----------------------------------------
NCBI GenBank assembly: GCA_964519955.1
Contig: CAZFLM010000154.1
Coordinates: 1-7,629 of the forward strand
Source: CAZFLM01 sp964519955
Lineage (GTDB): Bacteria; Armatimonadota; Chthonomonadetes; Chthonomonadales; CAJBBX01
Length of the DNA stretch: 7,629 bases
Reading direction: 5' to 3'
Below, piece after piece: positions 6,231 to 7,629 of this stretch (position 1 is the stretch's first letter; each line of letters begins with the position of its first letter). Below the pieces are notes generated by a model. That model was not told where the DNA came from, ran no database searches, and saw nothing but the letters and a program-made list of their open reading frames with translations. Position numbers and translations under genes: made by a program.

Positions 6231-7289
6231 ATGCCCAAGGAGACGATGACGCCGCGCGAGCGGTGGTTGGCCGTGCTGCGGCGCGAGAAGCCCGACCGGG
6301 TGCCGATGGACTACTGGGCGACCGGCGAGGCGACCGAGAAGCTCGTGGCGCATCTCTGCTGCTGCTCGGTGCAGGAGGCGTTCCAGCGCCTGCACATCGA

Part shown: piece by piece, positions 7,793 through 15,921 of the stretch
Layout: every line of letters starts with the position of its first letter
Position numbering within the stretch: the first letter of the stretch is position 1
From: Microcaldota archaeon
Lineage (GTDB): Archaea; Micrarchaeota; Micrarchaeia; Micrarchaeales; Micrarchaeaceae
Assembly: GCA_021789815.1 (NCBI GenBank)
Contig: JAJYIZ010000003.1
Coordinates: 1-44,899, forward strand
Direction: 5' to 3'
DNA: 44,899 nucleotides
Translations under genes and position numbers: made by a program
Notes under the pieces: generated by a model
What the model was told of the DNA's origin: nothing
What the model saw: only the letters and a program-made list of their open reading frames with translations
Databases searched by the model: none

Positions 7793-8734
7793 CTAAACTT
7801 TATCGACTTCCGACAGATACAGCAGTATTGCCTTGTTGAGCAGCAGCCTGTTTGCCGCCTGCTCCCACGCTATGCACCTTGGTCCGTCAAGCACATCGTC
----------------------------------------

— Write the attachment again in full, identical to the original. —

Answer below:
NCBI GenBank assembly: GCA_964519955.1
Contig: CAZFLM010000154.1
Coordinates: 1-7,629 of the forward strand
Source: CAZFLM01 sp964519955
Lineage (GTDB): Bacteria; Armatimonadota; Chthonomonadetes; Chthonomonadales; CAJBBX01
Length of the DNA stretch: 7,629 bases
Reading direction: 5' to 3'
Below, piece after piece: positions 6,231 to 7,629 of this stretch (position 1 is the stretch's first letter; each line of letters begins with the position of its first letter). Below the pieces are notes generated by a model. That model was not told where the DNA came from, ran no database searches, and saw nothing but the letters and a program-made list of their open reading frames with translations. Position numbers and translations under genes: made by a program.

Positions 6231-7289
6231 ATGCCCAAGGAGACGATGACGCCGCGCGAGCGGTGGTTGGCCGTGCTGCGGCGCGAGAAGCCCGACCGGG
6301 TGCCGATGGACTACTGGGCGACCGGCGAGGCGACCGAGAAGCTCGTGGCGCATCTCTGCTGCTGCTCGGTGCAGGAGGCGTTCCAGCGCCTGCACATCGA

Part shown: piece by piece, positions 7,793 through 15,921 of the stretch
Layout: every line of letters starts with the position of its first letter
Position numbering within the stretch: the first letter of the stretch is position 1
From: Microcaldota archaeon
Lineage (GTDB): Archaea; Micrarchaeota; Micrarchaeia; Micrarchaeales; Micrarchaeaceae
Assembly: GCA_021789815.1 (NCBI GenBank)
Contig: JAJYIZ010000003.1
Coordinates: 1-44,899, forward strand
Direction: 5' to 3'
DNA: 44,899 nucleotides
Translations under genes and position numbers: made by a program
Notes under the pieces: generated by a model
What the model was told of the DNA's origin: nothing
What the model saw: only the letters and a program-made list of their open reading frames with translations
Databases searched by the model: none

Positions 7793-8734
7793 CTAAACTT
7801 TATCGACTTCCGACAGATACAGCAGTATTGCCTTGTTGAGCAGCAGCCTGTTTGCCGCCTGCTCCCACGCTATGCACCTTGGTCCGTCAAGCACATCGTC